Logan goes to preschool in the afternoon (long story, and I cannot WAIT until preschool is finally over!). While he's gone, I typically spend some time with Ryan 'doing school,' in part to occupy his time constructively, in part to start the formal learning process, and in part to get him used to being taught by Mom. (They'll both be homeschooled for Kindergarten in the fall.) Today I pulled out a whole stack of math papers for Ryan to work through while Logan was gone. The stack was large--something like 2o or 22 pages--and while we took Logan to school, we talked about our afternoon. I mentioned some schoolwork to be done at the kitchen table. Ryan got all excited for a minute. Then he asked me how much work he would have to do. I told him there were lots of papers, but we didn't have to finish them all today, that we'd only work for a while and could quit when he got tired. (I knew that these math papers would present NO challenge to him at all and the exercise was more for practicing left-to-right processing than it was for learning math.) After a moment of pensive thought he looked at me and said,

"Mom, I am tired now. And I will be tired until school is out. What time is school over again? That's when I'll be not tired any more. Can I play on the Wii?"

Oh. my. goodness. I nearly choked trying not to laugh. It was like listening to Brent many years ago. So much so that I wondered if Brent was somewhere nearby feeding Ryan the words. Then it hit me: These two are so alike because Ryan is channeling a young Brent!! :)

So, for my "short Brent" and my "tall Ryan," you can't fool me any more. I'm on to your game. I'll still probably call you the wrong names. But I guess it really doesn't matter. I love you both!

Feeling out of sorts today...a bit stressed, a little tired, restless, pressured, overwhelmed with some decisions, concerned about friends and family.....that kind of thing. I don't like days like today!

I need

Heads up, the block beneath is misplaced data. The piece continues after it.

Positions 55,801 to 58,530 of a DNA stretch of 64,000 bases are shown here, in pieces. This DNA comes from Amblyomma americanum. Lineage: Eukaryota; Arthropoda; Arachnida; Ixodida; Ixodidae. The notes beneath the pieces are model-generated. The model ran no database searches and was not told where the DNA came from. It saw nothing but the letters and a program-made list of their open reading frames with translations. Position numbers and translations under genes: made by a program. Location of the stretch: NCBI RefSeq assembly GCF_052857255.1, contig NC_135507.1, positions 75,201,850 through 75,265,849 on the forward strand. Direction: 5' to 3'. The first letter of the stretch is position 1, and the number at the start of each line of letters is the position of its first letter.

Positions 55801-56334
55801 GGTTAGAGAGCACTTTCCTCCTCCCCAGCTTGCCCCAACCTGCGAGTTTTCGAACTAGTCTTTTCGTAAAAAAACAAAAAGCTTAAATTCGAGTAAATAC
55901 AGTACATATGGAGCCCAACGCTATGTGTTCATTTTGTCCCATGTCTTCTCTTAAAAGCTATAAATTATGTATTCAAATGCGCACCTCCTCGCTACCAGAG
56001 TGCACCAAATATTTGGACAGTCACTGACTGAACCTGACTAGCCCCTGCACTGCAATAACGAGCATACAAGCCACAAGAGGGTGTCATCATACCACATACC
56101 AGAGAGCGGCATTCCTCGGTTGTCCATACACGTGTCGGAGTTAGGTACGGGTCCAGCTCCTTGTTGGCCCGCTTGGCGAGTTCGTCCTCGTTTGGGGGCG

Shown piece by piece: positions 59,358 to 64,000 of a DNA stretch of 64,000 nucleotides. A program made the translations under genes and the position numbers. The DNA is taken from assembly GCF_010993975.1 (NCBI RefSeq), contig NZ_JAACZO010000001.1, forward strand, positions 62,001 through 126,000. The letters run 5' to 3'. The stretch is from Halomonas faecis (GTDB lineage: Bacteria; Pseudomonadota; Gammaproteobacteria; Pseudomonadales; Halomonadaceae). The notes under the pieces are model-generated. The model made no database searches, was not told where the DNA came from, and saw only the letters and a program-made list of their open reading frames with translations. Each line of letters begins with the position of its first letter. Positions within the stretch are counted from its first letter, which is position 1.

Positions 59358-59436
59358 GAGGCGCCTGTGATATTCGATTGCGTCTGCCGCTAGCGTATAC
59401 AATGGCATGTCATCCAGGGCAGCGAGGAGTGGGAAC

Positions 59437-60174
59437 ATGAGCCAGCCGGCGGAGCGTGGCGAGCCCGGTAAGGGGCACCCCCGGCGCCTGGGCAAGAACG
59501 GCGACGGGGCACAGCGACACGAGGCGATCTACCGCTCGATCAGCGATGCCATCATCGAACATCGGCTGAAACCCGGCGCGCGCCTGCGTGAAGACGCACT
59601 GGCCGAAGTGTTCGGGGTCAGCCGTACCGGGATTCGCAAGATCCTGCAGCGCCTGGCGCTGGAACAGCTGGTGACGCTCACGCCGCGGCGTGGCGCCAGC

an afternoon off, or
a good book and a glass of cold lemonade, or
time to catch up with an old friend, or
maybe even a good cry and a nap.

Regardless, it's highly unlikely I'll get any of the above. Sometimes, that's just how life is. So I will take a deep breath and keep going... Is there any other choice??

Sigh. Guess I'll go fold the mountain of laundry that is waiting for me, then go do some ironing. Doesn't that sound like fun?

Friday, April 9, 2010

life is NOT FAIR!

Remember my nephew Nicholas? He was diagnosed with leukemia in Sept 2006 at the age of 4. The picture above was taken last month at an event called St. Baldricks. Nick's in the front, with his big brother Ted directly behind him and a friend beside Ted in the blue shirt.

Nick will be 8 this month. He had a bone marrow transplant in March 2009. Just this week they've been doing their long term follow up, the last set of visits before Nick is released from Seattle Cancer Care's care and allowed to live a 'normal' life. Yesterday, they received the most devastating news a parent can get--Nick's leukemia is back. He will be readmitted to the hospital soon...go through chemo...have another bone marrow transplant. It's hard. There are tears all around. Anger. Frustration. Discouragement. And other emotions too...

Please pray for Nicholas. Pray for his body and his strength as he goes through another 12-24 months of treatment. Pray for his big brother Ted. Ted's 10. The last 4 years have been hard on him. Pray for my sister and brother in law, Pam and Tony, as they work through this and make new adjustments in their lives, just as they were finally starting to feel 'normal' again. Pray especially for Pam today--it's her birthday. This is not how she had anticipated spending the day. And one specific, significant request for Nick: He spent his 5th birthday sick. And his 6th. And his 7th. Pray that they will be able to delay his hospital admission and his chemo until AFTER April 24, his birthday. They'd really like Nick to have one birthday, one party that he can enjoy. The odds aren't good for next year (since he'll be in treatment)...